Low-scoring was foreseeable, but the turnovers and style was ugly. A good win though, considering the Rockets are a hard-nose tough playing team. Not to mention one of our six Ls of the year. Not pretty, but without our #2 and a foggy-looking Artest and Kobe slightly off, definitely a good victory.

  67. #53, NBA TV did not show the game for me. It showed the ORL-IND game, then it went black.

    We all know what LO is capable of with extended minutes, so it was no surprise. Contrary to some of the comments, I never actually felt that there was a possibility we would lose the game.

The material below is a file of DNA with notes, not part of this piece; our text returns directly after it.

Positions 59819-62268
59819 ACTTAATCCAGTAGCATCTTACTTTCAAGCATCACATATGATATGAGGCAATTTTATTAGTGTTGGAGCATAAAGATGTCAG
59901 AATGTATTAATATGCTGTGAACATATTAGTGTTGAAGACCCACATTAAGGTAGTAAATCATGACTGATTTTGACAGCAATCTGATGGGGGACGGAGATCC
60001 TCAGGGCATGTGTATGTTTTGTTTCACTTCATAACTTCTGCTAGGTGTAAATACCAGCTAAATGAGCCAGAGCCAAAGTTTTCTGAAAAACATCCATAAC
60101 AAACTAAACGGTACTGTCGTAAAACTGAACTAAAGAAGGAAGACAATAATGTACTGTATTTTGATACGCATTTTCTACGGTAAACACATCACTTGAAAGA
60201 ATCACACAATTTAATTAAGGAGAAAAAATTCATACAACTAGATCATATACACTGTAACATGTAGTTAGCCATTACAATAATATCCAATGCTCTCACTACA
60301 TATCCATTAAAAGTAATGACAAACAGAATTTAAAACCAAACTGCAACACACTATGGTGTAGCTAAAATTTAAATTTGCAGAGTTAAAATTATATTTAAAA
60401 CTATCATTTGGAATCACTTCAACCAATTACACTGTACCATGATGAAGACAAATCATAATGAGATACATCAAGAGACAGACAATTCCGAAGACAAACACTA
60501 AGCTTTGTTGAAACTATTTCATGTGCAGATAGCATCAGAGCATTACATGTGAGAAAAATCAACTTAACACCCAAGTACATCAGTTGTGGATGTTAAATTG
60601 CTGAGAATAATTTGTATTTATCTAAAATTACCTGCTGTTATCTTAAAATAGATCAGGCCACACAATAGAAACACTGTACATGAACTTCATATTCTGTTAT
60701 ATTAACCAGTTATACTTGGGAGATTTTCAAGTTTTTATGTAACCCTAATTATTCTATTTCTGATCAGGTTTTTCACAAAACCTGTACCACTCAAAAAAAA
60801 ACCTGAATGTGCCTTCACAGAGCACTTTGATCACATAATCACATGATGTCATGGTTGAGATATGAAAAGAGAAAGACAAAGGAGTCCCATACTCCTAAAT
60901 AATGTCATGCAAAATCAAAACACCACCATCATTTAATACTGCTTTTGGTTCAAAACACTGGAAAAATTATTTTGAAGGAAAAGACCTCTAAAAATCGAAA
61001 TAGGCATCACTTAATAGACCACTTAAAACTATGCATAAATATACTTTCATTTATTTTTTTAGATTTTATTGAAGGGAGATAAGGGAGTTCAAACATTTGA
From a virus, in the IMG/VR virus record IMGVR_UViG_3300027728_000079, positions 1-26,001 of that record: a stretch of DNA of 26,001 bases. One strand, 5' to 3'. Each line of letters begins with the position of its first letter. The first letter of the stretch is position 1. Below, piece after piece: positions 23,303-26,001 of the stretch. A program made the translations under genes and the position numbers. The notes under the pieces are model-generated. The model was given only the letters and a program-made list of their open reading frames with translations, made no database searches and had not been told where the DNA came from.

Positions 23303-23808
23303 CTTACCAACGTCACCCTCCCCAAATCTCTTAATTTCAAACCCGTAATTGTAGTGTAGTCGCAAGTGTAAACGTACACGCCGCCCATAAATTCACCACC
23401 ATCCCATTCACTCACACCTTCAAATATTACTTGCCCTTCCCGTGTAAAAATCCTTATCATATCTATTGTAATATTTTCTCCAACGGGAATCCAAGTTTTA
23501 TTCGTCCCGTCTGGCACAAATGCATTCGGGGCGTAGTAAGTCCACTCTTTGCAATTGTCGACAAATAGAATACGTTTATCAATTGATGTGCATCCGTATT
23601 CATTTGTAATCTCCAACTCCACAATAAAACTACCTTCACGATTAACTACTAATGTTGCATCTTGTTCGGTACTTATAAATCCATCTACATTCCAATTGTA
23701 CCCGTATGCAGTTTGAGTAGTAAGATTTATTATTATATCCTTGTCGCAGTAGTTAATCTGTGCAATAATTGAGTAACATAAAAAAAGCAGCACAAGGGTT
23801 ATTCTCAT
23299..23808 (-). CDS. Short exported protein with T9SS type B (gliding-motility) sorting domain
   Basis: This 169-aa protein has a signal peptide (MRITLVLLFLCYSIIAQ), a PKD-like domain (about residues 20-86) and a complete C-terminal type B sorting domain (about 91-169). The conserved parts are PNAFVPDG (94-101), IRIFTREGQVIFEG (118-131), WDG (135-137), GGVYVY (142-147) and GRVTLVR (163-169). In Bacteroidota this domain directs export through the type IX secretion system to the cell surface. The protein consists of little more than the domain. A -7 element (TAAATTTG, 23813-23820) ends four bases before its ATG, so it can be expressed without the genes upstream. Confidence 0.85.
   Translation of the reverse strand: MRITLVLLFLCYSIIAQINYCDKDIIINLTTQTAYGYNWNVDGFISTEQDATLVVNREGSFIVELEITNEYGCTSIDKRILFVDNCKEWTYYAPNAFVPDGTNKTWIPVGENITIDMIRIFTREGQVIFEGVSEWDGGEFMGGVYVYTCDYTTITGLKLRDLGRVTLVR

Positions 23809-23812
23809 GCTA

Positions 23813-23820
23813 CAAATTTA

I’ll say this again: Bynum should be performing regardless of whether Gasol is healthy and playing. I don’t like how Bynum always equates more playing time without Pau to success, consistency, and aggressive effort. I could be wrong, but I feel as if when Pau is playing, Bynum figures he wouldn’t have as many opportunities to score so he slacks off on both ends (especially the boards). That, to me, is almost a prima donna attitude that Shaq has been known to adopt.

    Don’t get me wrong, because I understand that it’s easier for Bynum to play as the sole dominant, scoring big man than to play alongside Pau. However, the difference in stats at the end of games, I can understand and accept, but not the drastic difference in his effort (or lack thereof).

  68. the other Stephen January 6, 2010 at 12:05 am

    if i had the stomach flu, i would have hurled all over the court after a couple rebounds.